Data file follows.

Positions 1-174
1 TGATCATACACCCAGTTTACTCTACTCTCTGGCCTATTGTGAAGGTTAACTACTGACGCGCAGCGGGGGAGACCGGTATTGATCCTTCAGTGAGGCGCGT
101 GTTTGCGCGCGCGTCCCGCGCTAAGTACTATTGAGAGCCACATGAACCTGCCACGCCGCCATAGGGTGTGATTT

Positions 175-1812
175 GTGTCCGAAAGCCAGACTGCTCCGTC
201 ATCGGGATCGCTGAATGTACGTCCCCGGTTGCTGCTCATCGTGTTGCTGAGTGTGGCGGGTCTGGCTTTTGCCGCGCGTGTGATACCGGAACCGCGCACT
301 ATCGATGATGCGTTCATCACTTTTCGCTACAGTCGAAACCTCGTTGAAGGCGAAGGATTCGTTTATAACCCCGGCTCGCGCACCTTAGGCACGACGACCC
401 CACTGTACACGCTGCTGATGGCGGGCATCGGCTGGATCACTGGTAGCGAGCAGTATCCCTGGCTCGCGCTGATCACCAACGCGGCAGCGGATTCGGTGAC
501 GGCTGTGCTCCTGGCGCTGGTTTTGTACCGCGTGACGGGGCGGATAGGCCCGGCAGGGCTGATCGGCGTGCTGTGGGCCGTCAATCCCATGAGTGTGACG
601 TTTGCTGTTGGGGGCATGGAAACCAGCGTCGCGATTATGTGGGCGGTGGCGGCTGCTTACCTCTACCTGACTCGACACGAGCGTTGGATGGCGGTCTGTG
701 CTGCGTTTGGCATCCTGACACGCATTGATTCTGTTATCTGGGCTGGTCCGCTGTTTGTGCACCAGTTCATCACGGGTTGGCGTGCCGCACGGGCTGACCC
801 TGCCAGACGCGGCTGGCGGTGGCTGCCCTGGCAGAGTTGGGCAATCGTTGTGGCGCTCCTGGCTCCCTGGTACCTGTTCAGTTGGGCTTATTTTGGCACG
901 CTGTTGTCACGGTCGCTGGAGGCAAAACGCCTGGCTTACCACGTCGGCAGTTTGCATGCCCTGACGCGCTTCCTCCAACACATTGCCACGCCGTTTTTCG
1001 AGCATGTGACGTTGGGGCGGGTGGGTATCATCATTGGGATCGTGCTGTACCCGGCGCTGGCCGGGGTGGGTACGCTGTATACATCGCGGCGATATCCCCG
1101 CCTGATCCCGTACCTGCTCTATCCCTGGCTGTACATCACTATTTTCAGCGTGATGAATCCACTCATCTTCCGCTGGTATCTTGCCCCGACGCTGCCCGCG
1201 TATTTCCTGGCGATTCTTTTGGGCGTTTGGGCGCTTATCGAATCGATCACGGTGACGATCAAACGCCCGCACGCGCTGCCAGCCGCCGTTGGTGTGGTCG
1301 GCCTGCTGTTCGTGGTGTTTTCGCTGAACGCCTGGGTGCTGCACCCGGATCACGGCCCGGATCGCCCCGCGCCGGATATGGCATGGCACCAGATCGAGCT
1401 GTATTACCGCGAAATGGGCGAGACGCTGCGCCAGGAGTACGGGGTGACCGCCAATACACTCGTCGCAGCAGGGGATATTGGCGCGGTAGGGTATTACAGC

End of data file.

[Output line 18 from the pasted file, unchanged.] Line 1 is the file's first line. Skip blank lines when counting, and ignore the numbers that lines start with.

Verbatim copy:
1401 GTATTACCGCGAAATGGGCGAGACGCTGCGCCAGGAGTACGGGGTGACCGCCAATACACTCGTCGCAGCAGGGGATATTGGCGCGGTAGGGTATTACAGC